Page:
tenure

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tenure

[ten′yər]
Etymology: L, tenere, to hold
1 (in a university) a faculty appointment with few limits on the number of years it may be held.
2 a permanent appointment usually awarded to a person who has advanced to the rank of associate professor and who demonstrates scholarship, community service, and teaching excellence in a specific field of study.

tenure

Academia A status granted to a person with a 'terminal' degree–eg, doctor of medicine–MD or doctor of philosophy–PhD, after a trial period, which protects him/her from summary dismissal; tenured academicians are expected to assume major duties in research, teaching and, if applicable, Pt care fostering, through their activities, the academic 'agenda' of their respective departments or institutions. See Endowed chair, Lecturer, Professor. Cf Chair.

tenure

(tĕn′yĕr) [L. tenēre, to hold]
1. The holding of a property, place, or occupational assignment.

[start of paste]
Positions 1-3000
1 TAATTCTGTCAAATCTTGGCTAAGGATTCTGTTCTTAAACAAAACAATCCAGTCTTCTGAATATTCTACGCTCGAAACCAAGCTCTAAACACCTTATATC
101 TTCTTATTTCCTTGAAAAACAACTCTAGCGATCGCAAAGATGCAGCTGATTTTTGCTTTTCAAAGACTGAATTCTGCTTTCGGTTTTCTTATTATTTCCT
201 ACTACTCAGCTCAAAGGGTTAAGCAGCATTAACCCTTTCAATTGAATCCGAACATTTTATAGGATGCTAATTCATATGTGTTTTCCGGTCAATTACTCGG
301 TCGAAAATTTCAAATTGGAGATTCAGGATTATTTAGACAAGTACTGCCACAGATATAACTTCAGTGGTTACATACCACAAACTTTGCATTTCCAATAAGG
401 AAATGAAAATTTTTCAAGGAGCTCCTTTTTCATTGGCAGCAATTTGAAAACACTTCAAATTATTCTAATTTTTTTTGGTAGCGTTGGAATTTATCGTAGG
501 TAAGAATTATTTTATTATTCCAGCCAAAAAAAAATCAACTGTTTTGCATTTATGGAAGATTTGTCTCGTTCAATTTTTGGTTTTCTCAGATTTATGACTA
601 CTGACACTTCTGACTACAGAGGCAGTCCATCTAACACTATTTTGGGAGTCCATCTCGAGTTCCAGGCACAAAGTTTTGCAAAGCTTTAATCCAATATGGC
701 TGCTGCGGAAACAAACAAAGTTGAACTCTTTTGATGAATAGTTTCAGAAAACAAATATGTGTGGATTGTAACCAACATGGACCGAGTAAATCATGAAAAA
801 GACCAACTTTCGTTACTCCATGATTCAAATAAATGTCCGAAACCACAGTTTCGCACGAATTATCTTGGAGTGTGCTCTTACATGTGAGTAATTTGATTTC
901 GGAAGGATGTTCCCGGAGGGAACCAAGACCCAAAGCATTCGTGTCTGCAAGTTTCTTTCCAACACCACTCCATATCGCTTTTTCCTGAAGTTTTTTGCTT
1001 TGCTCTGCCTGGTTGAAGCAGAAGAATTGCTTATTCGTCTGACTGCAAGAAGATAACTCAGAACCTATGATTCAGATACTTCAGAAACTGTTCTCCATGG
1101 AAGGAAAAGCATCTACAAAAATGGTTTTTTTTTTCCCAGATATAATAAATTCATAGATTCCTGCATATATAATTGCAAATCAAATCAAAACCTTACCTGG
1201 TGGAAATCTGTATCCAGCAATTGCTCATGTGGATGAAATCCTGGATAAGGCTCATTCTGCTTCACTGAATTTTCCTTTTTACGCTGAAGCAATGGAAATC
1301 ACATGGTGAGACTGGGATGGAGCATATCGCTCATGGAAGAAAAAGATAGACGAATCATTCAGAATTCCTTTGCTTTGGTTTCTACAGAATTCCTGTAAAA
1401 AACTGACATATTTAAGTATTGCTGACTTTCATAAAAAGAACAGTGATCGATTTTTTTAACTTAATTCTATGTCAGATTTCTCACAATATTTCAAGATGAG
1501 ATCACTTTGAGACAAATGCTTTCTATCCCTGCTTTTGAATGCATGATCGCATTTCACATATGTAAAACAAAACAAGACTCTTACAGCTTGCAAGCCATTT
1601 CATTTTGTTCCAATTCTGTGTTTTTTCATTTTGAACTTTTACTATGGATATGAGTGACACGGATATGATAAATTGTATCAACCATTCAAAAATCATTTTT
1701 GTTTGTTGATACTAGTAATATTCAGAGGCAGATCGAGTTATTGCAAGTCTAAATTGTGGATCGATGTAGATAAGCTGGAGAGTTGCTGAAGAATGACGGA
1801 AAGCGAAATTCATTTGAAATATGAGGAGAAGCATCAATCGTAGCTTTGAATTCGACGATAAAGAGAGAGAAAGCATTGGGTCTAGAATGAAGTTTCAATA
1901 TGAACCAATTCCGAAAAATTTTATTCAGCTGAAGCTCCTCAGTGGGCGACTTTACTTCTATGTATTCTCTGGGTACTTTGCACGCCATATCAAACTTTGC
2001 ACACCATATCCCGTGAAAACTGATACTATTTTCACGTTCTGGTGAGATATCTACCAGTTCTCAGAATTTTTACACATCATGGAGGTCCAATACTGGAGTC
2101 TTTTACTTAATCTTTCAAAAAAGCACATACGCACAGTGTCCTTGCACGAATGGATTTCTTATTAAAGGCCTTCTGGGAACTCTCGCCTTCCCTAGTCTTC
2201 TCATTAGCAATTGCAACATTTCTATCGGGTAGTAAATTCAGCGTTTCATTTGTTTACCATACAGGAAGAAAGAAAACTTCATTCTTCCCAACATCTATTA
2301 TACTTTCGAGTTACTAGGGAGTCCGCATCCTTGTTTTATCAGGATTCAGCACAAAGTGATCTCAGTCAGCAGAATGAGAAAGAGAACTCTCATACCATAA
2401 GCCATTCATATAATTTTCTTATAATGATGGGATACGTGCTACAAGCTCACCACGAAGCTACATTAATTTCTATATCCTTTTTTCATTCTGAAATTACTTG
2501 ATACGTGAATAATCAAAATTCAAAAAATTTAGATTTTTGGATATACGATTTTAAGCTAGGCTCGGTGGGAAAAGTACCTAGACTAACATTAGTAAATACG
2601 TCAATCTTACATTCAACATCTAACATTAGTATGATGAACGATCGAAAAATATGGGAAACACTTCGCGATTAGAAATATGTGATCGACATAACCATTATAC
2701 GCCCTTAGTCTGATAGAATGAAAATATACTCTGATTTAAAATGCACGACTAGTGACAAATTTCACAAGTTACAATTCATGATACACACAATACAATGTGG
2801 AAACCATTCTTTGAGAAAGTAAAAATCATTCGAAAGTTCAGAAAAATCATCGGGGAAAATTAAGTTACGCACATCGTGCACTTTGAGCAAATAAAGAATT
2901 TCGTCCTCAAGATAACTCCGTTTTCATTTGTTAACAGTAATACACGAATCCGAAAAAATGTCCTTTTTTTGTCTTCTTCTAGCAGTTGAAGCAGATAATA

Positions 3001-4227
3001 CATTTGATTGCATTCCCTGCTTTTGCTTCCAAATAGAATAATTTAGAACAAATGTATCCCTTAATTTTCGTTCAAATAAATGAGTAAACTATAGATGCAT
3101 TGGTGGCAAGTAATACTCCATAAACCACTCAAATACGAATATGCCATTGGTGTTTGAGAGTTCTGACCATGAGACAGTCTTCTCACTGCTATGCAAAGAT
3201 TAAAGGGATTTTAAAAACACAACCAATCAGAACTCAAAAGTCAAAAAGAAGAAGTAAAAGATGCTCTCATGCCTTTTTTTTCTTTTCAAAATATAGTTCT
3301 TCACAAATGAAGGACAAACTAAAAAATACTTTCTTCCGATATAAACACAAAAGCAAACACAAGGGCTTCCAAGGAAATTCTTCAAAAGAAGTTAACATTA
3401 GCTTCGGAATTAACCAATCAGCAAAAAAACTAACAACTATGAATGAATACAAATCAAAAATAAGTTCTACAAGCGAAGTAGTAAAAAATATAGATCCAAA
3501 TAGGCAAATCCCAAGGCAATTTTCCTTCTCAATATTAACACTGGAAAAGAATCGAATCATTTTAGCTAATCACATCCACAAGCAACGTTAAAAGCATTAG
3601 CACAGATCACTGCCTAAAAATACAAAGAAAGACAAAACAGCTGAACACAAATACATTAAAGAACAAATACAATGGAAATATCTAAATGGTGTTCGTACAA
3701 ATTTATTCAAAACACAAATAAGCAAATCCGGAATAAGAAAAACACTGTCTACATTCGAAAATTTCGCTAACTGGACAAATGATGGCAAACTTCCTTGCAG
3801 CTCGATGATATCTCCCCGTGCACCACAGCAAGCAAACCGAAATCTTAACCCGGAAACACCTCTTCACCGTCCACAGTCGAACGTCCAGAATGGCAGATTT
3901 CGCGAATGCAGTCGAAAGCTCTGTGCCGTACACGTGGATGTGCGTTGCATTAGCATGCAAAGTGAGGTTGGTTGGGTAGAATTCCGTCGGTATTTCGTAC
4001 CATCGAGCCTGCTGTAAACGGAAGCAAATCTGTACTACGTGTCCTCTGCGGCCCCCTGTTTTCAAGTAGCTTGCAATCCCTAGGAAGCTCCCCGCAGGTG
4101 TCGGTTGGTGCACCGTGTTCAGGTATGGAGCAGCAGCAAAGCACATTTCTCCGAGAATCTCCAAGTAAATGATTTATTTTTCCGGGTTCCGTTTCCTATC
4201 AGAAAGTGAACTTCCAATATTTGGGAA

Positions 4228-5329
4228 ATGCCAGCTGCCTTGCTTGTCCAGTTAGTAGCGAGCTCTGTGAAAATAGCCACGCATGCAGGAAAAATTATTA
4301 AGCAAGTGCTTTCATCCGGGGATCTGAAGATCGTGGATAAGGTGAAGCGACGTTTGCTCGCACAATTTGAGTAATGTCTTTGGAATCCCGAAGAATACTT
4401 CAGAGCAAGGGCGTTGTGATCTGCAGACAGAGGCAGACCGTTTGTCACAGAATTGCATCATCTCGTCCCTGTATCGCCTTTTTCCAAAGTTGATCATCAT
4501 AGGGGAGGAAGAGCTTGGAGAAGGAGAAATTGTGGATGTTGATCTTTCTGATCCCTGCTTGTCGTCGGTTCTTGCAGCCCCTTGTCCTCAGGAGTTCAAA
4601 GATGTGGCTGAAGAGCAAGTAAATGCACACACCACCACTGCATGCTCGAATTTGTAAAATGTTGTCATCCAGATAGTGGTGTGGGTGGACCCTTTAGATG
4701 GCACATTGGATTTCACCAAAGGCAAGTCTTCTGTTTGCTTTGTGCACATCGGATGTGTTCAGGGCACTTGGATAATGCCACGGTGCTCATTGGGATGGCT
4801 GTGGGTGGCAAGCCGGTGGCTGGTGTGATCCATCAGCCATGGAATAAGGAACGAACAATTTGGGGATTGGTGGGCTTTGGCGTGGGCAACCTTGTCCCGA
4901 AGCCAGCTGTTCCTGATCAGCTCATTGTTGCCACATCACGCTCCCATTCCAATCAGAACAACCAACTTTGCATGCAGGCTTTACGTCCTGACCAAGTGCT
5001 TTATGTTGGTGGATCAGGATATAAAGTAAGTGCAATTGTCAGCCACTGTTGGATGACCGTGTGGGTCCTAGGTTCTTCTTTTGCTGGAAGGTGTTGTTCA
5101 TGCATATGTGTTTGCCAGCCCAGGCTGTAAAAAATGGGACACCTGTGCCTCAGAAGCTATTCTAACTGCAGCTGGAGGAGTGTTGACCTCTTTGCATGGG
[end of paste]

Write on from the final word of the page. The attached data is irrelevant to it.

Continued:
2. The specification that an employee (typically someone in an academic setting) may hold a position permanently unless he or she behaves with gross negligence.
References in periodicals archive ?
Our research shows that of tenure, engagement and talent, talent is the strongest predictor of performance.
To understand the combined effect of tenure, engagement and talent on performance, my colleagues and I launched a large-scale study.
Hitting the Trifecta of Tenure, Engagement and Talent
The Land Tenure and Water Rights Reform review will focus on:
a description of existing tenure systems across northern Australia (and proposed in WA), including prevalence, common features and important differences
a description of how specific tenure arrangements impede or support industry and/or business development, along with an indication of the relative importance of impediments
that tenure "during good Behaviour" is actually synonymous
because only judges have good-behavior tenure, the Constitution might be
Neither impeachment nor good-behavior tenure originated with the
The tenure decision from the university comes from specific individuals within the institution (Cawyer, Sanders & Schrodt, 2003).
Trust is an important issue when dealing with post tenure monitoring.
Varma (2001) states that the merits of the tenure system have an influence on academic freedom.